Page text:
Liverpool fans are often trolled by competitor fans about always thinking at the start of every season that this will be their season. The Reds’ optimism has almost been successful on two occasions in the last four seasons. But it has not materialised in a league title or indeed any silverware in the last few seasons, as at some point in the campaign a slip-up (pun intended) occurred that threw them off the track. Hence the derision from the other fans.
In 2013-14, even after the famous Gerrard slip, the Reds had a small chance of winning the title but they bottled it completely at Selhurst Park when they allowed Crystal Palace to come back from a 0-3 score line to draw level. In 2015-16, Jurgen Klopp’s first season, their Europa League campaign seemed to be in full flow and it was till the first half of the final in Basel. Then Alberto Moreno decided to doze off and Sevilla won in the second half on a canter.
The current season started very brightly for the Reds. Until December, they were looking like a title challenge was on. But then Liverpool began dropping points too frequently for them to maintain that challenge. They won enough to keep the top four in sights but the title challenge had fizzled out even before January had ended. This time it was not an individual slip but a coincidence of having two of their best players unavailable throughout January. That and a collectively shaky confidence, especially when facing the sides from the lower half of the table.
Now, despite winning handsomely against West Ham at the London Stadium in their penultimate match, the Reds fans are still nervous about whether their side can get to top four or not. This is because their last match is against the relegated Boro at home and Anfield has not been anywhere near a fortress in the second half of this season. It has been a cauldron of nervousness. Adding more woe to their shaky confidence is Jurgen Klopp’s apparent unwillingness to make quick changes when his side is unable to break the opponent’s stubborn defences or when the opposition is pounding on the Reds’ fragile defence. Klopp seems to assume, and he has been proven right on more occasions than not, that his choice of starting lineup is the best and that if he keeps faith in them for a bit longer, they will not disappoint. But those few times when he was wrong in keeping his starters on for longer are the times that have frustrated the Reds fans the most.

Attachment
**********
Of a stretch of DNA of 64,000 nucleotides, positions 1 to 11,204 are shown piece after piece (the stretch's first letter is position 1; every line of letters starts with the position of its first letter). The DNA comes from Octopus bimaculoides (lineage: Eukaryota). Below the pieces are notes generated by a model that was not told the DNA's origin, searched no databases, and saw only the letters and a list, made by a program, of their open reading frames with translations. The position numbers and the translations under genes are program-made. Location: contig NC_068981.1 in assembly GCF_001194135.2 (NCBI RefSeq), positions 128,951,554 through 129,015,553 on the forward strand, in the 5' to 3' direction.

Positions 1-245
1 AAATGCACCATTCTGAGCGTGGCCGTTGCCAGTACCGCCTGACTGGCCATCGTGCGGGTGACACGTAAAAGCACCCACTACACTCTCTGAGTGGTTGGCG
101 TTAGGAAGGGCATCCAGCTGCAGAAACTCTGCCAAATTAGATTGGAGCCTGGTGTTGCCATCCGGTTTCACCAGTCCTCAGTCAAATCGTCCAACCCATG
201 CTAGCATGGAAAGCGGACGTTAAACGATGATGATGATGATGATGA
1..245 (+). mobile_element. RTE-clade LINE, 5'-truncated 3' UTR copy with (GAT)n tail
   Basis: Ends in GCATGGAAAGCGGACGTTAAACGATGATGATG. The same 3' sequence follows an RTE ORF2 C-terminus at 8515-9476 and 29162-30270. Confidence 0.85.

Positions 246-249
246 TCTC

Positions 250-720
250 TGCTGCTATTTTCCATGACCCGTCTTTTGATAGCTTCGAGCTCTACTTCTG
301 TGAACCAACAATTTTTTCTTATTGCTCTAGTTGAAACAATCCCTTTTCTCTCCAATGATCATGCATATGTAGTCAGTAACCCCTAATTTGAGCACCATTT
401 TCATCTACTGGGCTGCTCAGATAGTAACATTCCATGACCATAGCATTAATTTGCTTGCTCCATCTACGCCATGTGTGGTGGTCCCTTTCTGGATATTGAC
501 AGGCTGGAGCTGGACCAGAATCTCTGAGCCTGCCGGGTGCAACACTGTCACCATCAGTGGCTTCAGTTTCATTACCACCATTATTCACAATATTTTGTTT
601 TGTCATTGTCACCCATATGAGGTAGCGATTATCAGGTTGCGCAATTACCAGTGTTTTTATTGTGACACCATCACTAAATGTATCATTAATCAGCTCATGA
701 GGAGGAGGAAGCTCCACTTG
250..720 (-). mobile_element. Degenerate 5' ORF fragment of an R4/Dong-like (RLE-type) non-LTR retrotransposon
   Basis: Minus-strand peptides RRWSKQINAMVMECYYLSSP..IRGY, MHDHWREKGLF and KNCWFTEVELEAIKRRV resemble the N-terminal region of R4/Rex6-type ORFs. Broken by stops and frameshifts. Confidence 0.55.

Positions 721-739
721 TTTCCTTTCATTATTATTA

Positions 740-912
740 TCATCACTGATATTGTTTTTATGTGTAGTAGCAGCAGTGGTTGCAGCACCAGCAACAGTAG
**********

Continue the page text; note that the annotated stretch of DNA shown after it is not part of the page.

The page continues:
Latest example was last weekend’s game against Southampton at Anfield. The Saints were hell bent on not conceding a goal and Klopp’s starting XI was proving inept in unlocking their defence. Liverpool needed a change and introduction of Sturridge in the 69th minute did not afford them the time to change the course of the match. We will take a look at Klopp’s apparently late substitutions and see if they have any correlations with the points that Reds have dropped this season.
Optimum Times for Substitution
To say that Klopp or any other manager is late in substituting, we need to understand which are the best times for a manager to make the changes. In the book The Numbers Game: Why Everything You Know About Football is Wrong, the author Chris Anderson cites a study conducted by Bret Myers at Villanova University. The study’s findings are:
“… if a manager’s team is losing, for maximum effect he should make his first substitute before the fifty-eighth minute, his second before the seventy-third, and his third before the seventy-ninth. If he is not losing, it does not matter when he makes his substitutions.”
This means that historically if a team needs to score goals in the second half to improve its result and if that team’s manager rings in the first change before 58th minute, 2nd before the 73rd minute and 3rd before the 79th minute then there is a good chance of improvement in the score line. The study says that 40% of the time that a manager followed this rule, there was an improvement in the score. But slower substitutions led to an improvement in the score only 22 percent of the time.
The book also cites Jurgen Klopp, then at Borussia Dortmund, as a reluctant substituter. The data for his current season with Liverpool seems to agree.
Klopp’s Generally Late Substitutions